Where Will My Courage Come From?

Passage: Jeremiah 2:1-3

2:1 The Lord spoke to me. He said: 2:2 “Go and declare in the hearing of the people of Jerusalem: ‘This is what the Lord says: “I have fond memories of you, how devoted you were to me in your early years. I remember how you loved me like a new bride; you followed me through the wilderness, through a land that had never been planted. 2:3 Israel was set apart to the Lord; they were like the first fruits of a harvest to him. All who tried to devour them were punished; disaster came upon them,” says the Lord.


Soul Search Essay
Courage comes from love. Love comes from remembering and choice. In this passage, God is fondly, lovingly recalling his prior relationship with Israel. Through Jeremiah, he is stating clearly to the current Israelites how his love gave the early Israelites courage. He is implicitly asking the current Israelites to share in his loving memories and recognize that his love also conferred real life protection.

Why focus on real life protection? It is in real moment-to-moment life that people abandon God for alternate solutions. Much of the book of Jeremiah is about how Israel during very real stressors and threats chose alternate solutions due to there collective multiple failures of remembering and multiple failures in choices. Yet, Yahweh still loves them. He still loves them. The consequences of the Jeremiah’s peers failure to remember and to base today’s decisions on those memories were very, very real…people died, homes and businesses were destroyed, children died…yet, the love for these Israelites was very, very, very real.  It is as real for you as it was for them.  It is as present in a disaster as it was in prosperity. Yahweh’s love does not change. The source of true courage does not change.

Yahweh lovingly recalls his relationship with you as a believer in Jesus Christ. Yahweh’s loving relationship with Christ directly applies to Yahweh’s loving relationship with you. It is this love that generates the courage to enter, endure and triumph in the inherent, inescapable war between Christ and the prince of this world. As strange as it seems, war requires love.

Look to a modern human example of love in war generating courage.  In the coming weeks, go find a combat veteran from our military, one of the guys that actually fired a rifle at someone in combat. These men and women are all around you after 3 wars in the last 55 years. Ask him or her about the importance of the fellow soldiers or marines to the right and left in those times. If he or she will talk with you (it requires tremendous courage to recall the horrors of combat) watch the face, the hands and the eyes. Men and women in combat run into hell to help their budies. They stay in hell to fight for their buddies. There is a bond forged in combat that is extraordinarily deep.  That bond is what creates these marine’s and soldier’s courage. It is the loving connection to others. Yes, absolutely yes, marines and soldiers love.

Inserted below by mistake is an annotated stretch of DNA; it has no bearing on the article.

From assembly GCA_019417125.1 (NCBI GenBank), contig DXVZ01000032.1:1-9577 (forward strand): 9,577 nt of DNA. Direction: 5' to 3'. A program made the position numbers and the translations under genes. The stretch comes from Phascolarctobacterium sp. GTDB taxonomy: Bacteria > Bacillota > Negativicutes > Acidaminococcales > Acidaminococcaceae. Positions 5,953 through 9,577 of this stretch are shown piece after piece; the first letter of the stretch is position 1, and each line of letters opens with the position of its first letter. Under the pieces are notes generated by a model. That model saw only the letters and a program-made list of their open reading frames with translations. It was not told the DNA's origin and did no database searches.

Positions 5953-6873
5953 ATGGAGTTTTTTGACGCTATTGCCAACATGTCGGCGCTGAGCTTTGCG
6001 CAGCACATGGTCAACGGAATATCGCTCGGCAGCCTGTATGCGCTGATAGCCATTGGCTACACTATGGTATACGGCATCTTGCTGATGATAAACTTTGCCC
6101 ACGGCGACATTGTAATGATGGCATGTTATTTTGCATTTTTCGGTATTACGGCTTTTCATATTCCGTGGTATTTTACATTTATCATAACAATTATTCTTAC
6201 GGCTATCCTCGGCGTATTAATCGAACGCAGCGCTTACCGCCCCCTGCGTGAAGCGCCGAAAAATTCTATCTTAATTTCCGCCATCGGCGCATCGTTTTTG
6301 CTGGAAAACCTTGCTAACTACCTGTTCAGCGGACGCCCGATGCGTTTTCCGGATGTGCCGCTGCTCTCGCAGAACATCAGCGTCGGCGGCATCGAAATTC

You cannot manufacture courage sufficient for war on your own. What you create will be a poor forgery of courage. It will not sustain you. You will most likely then begin blaming when that courage fails. Blaming yourself. Blaming God. Blaming friends and family. Blaming situations. Why? We hate failure. We hate weakness. We hate vulnerability. Yet, these are the flames that forge love into courage. There are reasons that basic training is so brutal. It is a progressive forge, which is building bonds through common, shared failure and trauma. Christians also experience basic training. It is what comes between the milk of early faith and the external focus of mature Christianity.

Your courage to change must come from love.  For your internal battle is in fact a war.